You are here -allRefer - Reference - Country Study & Country Guide - Mongolia >

allRefer Reference and Encyclopedia Resource

allRefer    
allRefer
   


-- Country Study & Guide --     

 

Mongolia

 
Country Guide
Afghanistan
Albania
Algeria
Angola
Armenia
Austria
Azerbaijan
Bahrain
Bangladesh
Belarus
Belize
Bhutan
Bolivia
Brazil
Bulgaria
Cambodia
Chad
Chile
China
Colombia
Caribbean Islands
Comoros
Cyprus
Czechoslovakia
Dominican Republic
Ecuador
Egypt
El Salvador
Estonia
Ethiopia
Finland
Georgia
Germany
Germany (East)
Ghana
Guyana
Haiti
Honduras
Hungary
India
Indonesia
Iran
Iraq
Israel
Cote d'Ivoire
Japan
Jordan
Kazakhstan
Kuwait
Kyrgyzstan
Latvia
Laos
Lebanon
Libya
Lithuania
Macau
Madagascar
Maldives
Mauritania
Mauritius
Mexico
Moldova
Mongolia
Nepal
Nicaragua
Nigeria
North Korea
Oman
Pakistan
Panama
Paraguay
Peru
Philippines
Poland
Portugal
Qatar
Romania
Russia
Saudi Arabia
Seychelles
Singapore
Somalia
South Africa
South Korea
Soviet Union [USSR]
Spain
Sri Lanka
Sudan
Syria
Tajikistan
Thailand
Turkmenistan
Turkey
Uganda
United Arab Emirates
Uruguay
Uzbekistan
Venezuela
Vietnam
Yugoslavia
Zaire

Mongolia

Construction

In 1985 the construction sector generated 4.9 percent of national income, and the construction materials industry produced 6.7 percent of gross industrial output. Mongolian statistics indicated that approximately 28,200 workers were involved in construction projects and that 8,500 workers were employed in the manufacture of construction materials in 1985. Mongolian statistics, however, were misleading because they did not include the role of military and foreign labor in the construction sector. The Soviet Union and, to a lesser extent, East European countries and China, played a key role in constructing Mongolia's infrastructure. The Erdenet combine, for example, was built by a 14,000-strong joint Mongolian-Soviet work force that included military construction troops and workers of the Soviet construction company, Medmolibdenstroy. Other Soviet construction companies working in Mongolia included the joint-stock company, Sovmongolpromstroy, which built industrial facilities, and Mongolenergostroy, which constructed electric lines and power stations. In the mid-1980s, Mongolian construction teams undertook 40 percent of construction work; Soviet and other Comecon countries undertook the rest. China provided laborers to help build up Mongolia's transportation and industrial infrastructure in the 1950s, but such aid ceased with the SinoSoviet rift in the 1960s (see Socialist Construction Under Tsedenbal, 1952-84 , ch. 1). In addition, in the 1980s Mongolian military construction troops were involved in building many industrial, agricultural, and other facilities (see Economic Role , ch. 5).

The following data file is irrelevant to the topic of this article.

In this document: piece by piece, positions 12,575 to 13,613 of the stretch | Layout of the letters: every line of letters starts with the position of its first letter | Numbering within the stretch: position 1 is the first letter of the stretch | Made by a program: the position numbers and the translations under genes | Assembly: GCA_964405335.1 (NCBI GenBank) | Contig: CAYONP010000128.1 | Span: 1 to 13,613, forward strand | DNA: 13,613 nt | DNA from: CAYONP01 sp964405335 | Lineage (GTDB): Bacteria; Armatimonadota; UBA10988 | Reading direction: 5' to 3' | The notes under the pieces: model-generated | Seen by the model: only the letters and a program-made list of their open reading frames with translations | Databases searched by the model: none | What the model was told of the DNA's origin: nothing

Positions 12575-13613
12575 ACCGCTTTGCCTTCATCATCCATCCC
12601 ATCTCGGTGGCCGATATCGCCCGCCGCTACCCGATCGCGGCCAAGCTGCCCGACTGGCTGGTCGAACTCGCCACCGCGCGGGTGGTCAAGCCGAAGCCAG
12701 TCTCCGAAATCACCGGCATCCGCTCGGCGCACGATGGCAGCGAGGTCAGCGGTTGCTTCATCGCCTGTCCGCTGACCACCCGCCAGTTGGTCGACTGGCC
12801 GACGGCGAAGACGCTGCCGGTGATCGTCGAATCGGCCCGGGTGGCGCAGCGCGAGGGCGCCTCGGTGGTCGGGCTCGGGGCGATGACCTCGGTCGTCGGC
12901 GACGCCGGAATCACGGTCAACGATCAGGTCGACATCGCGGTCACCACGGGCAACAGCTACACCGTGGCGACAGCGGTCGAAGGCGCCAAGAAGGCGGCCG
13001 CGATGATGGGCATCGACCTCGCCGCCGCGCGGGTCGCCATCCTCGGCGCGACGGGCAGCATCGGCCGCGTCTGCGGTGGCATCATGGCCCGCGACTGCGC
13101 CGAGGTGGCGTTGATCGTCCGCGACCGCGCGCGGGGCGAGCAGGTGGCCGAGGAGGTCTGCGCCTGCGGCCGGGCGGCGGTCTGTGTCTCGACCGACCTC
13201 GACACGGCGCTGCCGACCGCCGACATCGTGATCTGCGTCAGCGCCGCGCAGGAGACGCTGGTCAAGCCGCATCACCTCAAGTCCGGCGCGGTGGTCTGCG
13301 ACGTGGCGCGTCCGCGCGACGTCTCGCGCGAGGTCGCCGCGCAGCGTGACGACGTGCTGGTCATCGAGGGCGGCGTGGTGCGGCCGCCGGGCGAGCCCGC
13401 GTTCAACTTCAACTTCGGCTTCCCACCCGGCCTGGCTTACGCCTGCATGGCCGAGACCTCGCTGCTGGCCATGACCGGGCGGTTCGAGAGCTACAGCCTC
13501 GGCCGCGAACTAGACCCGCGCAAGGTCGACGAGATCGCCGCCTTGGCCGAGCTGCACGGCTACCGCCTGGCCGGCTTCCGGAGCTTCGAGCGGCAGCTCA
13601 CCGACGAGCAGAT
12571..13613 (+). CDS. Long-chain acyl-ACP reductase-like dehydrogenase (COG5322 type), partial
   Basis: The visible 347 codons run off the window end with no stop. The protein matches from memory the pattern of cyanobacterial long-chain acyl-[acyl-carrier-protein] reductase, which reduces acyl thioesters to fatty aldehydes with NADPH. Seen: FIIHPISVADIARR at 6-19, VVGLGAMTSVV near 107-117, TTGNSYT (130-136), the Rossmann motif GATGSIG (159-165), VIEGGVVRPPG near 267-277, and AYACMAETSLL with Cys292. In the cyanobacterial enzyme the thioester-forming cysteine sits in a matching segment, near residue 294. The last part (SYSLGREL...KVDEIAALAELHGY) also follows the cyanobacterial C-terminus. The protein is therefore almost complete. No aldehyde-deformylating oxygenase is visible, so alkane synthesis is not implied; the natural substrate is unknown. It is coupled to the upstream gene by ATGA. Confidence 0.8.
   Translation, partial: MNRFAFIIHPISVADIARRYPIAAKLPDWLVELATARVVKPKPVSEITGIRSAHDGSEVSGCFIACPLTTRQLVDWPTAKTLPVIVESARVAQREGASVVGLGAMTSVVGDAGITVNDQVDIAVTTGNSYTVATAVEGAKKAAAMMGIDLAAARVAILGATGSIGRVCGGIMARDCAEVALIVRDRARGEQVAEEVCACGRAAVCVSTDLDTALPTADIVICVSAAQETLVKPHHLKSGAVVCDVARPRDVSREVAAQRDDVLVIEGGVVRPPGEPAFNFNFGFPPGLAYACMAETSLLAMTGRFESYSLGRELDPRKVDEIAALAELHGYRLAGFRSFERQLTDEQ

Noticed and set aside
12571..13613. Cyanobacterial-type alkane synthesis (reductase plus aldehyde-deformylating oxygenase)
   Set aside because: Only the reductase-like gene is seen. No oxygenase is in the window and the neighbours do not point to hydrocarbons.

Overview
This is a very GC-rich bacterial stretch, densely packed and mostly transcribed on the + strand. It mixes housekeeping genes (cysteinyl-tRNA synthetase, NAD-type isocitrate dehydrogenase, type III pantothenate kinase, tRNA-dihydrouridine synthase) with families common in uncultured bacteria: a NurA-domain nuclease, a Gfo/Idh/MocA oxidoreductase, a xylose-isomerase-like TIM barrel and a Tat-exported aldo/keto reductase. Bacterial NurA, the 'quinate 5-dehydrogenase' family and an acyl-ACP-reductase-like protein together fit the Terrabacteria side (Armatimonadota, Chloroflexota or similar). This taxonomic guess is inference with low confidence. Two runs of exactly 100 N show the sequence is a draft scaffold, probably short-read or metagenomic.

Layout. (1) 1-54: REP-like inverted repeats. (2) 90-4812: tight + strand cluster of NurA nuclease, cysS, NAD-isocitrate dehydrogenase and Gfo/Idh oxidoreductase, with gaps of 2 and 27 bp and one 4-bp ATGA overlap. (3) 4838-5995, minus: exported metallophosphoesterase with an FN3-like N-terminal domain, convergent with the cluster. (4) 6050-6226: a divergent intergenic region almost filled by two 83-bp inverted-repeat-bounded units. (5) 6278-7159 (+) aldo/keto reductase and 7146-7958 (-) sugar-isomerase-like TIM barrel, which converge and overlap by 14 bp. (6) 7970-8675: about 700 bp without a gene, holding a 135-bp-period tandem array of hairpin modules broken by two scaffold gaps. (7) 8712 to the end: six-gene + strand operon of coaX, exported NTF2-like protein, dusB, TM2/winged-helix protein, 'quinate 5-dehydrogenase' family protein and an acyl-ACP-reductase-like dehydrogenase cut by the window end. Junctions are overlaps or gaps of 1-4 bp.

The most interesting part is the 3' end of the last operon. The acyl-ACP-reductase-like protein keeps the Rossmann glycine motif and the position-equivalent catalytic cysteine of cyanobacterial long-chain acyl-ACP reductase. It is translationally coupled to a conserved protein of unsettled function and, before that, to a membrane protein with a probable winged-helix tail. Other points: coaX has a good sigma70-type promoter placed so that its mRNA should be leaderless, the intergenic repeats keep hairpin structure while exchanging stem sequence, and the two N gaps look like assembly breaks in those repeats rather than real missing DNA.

In the late 1980s, the construction sector was plagued by substandard work, delays in completing projects and in installing equipment, and shortages of labor and building materials. To alleviate these problems, the Eighth Plan called for increasing total construction and installation work by 26 to 29 percent, for raising the work performed by Mongolian construction teams by 42 to 44 percent, and for increasing labor productivity by 20 to 22 percent. Manufacture of construction materials was to increase by 160 to 170 percent, and labor productivity in the construction materials industry, by 36 to 38 percent. Measures to increase construction efficiency were recommended, including channeling capital investments into priority projects; reducing construction times and the amount of incomplete construction; improving coordination among planning, construction, and supply organizations and their clients; creating specialized enterprises for rural construction work; and improving working and social conditions for construction workers in order to reduce labor shortages.

Data as of June 1989

Mongolia - TABLE OF CONTENTS

  • The Economy

  • Go Up - Top of Page

    Make allRefer Reference your HomepageAdd allRefer Reference to your FavoritesGo to Top of PagePrint this PageSend this Page to a Friend


    Information Courtesy: The Library of Congress - Country Studies


    Content on this web site is provided for informational purposes only. We accept no responsibility for any loss, injury or inconvenience sustained by any person resulting from information published on this site. We encourage you to verify any critical information with the relevant authorities.

     

     

     
     


    About Us | Contact Us | Terms of Use | Privacy | Links Directory
    Link to allRefer | Add allRefer Search to your site

    allRefer
    All Rights reserved. Site best viewed in 800 x 600 resolution.